It was 1953
and the year of the grandest family vacation ever. Mom and Dad had planned for us to make a trip from Jackson, Miss., to Los Angeles to visit my grandmother, who was working as a practical nurse there. It was a journey of almost 2,000 miles and would take five days, including the risks of crossing the vast desert – something never before attempted by either of my parents.
In addition to the three of us, there was my 3-year-old sister, my 6-month-old brother, and Bessie Mae – our nanny to help care for my little siblings. I, of course, would not need her. I was 10 and perfectly capable of taking care of myself.
Bessie Mae was black. I’ll explain why that’s important to the story in a minute.
Our means of transportation was a 1949 four-door Chevrolet. Mom and Dad would occupy the front seat; the rest of us were in the back.
I would claim the window seat behind Dad because I wanted to be sure to see everything. I had imagined that would include sights of great wonder as we crossed six states – all of which I would be viewing for the first time.
Sis was in the middle, and my brother was on Bessie Mae’s lap. Bessie Mae was somewhat broad in the hips, thereby creating a really tight fit for us, but that was just fine because the adventures that loomed were worth any degree of discomfort whatsoever.
It was August.
The Chevy had no air conditioner. There was the uncertainty of it holding up in the face of such an expedition. Especially for the more than half the distance that would include that foreboding desert, to say nothing of some mountains beyond it as the road led ever farther West.
So, Dad had figured a way to reduce the strain on the engine and the uncomfortable conditions inside the car for such a long trek that would take us along Highway 80 and Route 66.
The plan was simple: We would travel at night and sleep during the daytime hours.
“But wait,” I remember exclaiming upon hearing this, “I can’t see anything AT NIGHT!” Dad’s answer was to assure me that there would be some things to see before we found the first motel right after the sun came up.
I remember having consoled myself by figuring that maybe that would be okay because I could spend some time in the motel pool since no one else would be swimming AT DAWN!
“No, son,” he replied, “there will be no time for swimming since we will be going straight to bed as soon as we check in. We have to get our rest.”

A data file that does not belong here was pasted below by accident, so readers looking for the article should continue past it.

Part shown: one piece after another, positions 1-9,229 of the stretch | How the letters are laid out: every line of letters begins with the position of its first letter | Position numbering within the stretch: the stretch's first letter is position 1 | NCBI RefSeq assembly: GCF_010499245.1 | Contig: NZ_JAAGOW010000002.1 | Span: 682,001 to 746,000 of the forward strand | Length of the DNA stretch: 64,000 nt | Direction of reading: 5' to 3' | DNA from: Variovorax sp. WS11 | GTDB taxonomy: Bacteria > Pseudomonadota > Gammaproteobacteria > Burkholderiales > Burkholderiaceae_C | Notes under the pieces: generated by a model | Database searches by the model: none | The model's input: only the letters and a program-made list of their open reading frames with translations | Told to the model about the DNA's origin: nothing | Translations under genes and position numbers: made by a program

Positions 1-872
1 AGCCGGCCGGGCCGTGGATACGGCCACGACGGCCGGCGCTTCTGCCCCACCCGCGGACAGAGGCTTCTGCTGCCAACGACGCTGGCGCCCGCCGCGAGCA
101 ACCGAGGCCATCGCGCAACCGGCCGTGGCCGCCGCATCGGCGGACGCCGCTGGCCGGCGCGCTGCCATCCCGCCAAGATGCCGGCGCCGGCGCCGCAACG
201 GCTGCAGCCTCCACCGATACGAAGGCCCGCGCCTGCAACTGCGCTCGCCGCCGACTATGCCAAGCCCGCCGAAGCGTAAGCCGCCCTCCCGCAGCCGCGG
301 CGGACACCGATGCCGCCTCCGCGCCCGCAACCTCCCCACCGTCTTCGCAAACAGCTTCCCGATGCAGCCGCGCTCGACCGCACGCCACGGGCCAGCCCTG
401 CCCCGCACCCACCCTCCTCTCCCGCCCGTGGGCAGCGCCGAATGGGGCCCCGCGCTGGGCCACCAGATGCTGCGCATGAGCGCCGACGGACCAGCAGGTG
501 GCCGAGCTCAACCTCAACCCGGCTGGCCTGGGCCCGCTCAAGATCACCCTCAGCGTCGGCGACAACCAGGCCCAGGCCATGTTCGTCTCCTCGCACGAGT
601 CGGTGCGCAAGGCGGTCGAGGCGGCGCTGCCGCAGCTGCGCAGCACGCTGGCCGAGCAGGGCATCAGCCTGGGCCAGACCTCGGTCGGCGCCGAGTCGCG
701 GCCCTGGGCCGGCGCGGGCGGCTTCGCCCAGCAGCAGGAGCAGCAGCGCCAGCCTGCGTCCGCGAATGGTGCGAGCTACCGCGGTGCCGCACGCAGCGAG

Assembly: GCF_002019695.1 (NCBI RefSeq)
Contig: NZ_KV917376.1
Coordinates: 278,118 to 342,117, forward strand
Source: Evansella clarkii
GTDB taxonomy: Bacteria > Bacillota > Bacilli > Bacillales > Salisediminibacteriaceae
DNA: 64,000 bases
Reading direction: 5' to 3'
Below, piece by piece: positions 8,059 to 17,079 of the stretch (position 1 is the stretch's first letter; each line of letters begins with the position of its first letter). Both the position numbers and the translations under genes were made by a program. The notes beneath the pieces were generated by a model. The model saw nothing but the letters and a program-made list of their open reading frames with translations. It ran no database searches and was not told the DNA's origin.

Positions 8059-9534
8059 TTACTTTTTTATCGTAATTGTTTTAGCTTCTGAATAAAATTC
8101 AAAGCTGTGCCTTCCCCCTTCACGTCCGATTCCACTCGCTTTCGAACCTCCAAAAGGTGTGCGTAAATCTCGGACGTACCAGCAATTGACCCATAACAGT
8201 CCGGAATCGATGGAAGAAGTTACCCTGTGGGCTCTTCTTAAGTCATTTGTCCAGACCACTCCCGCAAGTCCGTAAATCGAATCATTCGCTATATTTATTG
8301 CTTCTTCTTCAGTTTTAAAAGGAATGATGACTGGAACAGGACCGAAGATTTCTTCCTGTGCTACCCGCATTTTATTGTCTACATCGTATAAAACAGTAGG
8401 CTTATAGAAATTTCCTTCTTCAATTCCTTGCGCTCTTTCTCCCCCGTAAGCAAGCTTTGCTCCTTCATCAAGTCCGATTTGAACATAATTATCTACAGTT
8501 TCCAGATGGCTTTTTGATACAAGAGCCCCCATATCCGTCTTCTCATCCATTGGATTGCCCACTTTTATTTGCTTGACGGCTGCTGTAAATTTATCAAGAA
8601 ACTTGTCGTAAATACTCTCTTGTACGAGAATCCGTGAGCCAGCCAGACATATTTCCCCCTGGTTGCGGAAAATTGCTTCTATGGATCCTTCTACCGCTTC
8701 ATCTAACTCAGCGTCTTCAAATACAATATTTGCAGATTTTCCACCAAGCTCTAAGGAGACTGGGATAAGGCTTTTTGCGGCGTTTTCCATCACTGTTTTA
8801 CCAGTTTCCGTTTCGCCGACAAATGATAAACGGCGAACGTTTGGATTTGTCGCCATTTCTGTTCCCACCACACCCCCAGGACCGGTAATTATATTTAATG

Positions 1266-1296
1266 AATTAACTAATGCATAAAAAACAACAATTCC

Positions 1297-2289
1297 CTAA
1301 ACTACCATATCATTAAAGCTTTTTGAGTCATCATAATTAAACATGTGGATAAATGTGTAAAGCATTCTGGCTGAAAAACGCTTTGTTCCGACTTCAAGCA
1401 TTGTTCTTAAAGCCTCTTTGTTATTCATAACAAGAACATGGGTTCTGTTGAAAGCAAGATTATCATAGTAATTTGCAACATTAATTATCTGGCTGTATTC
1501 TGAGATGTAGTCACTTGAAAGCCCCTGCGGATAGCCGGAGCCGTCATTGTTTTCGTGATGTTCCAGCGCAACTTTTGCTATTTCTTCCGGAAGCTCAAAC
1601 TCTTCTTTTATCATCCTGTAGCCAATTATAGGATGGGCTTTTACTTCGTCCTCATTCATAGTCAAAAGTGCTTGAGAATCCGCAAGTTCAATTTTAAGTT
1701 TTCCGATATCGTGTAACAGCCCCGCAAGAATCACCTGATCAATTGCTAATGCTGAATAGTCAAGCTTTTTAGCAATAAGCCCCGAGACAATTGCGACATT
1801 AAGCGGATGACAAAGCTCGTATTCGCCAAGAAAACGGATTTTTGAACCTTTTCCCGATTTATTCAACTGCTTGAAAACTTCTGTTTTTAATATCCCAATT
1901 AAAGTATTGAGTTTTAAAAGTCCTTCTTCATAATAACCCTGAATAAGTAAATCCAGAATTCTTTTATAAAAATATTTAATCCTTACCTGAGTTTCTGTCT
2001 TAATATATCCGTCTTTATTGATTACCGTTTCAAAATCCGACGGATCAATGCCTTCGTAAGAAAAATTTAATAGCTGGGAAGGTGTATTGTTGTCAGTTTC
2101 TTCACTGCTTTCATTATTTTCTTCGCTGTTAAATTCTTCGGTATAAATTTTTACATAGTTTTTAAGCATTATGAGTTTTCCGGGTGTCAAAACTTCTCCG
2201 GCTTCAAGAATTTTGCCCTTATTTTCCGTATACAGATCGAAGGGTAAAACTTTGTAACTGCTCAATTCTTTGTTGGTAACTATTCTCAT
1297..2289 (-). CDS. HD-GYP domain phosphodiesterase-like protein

The result of this plan
was that I would get to see only California, if we ever actually got there. But I might as well forget about finding out what Louisiana, Texas, New Mexico or Arizona looked like since I could see only that part of any of them illuminated by the Chevy’s headlights. And the pavement looked pretty much the same for all 2,000 miles of the ride.
I would, however, become familiar with lots of motels – many more than the ones we actually occupied. That was because we had to find accommodations that met several criteria: Was the room affordable, did it have sufficient bedding, and was there a kitchenette so Mom could fix something for us to eat? Then, the big one – would Bessie Mae be allowed in the room with us? Remember, I mentioned she was black. And, it was 1953.
So the routine was to pull up to a motel or motor court that looked promising. Mom and Dad would go inside the office while the four of us waited in the car wondering if we would be staying.
I clearly remember looking out of that side window at whatever I could see – the row of rooms, the pool I would never enter and the motel sign looming overhead.
Fast forward about 15 years.
Sylvia and I moved to Arlington. Ever since then I’ve been passing the old Oasis Motel on Division Street. I’ve always thought its neon sign featuring two Palm trees looked very familiar. I’ve remembered looking through my 10-year-old eyes and seeing that very sign at the end of the first day’s (I mean night’s) travel. It was about 10 hours or so away from home and very likely where I slept that day – in Arlington.
For the first time.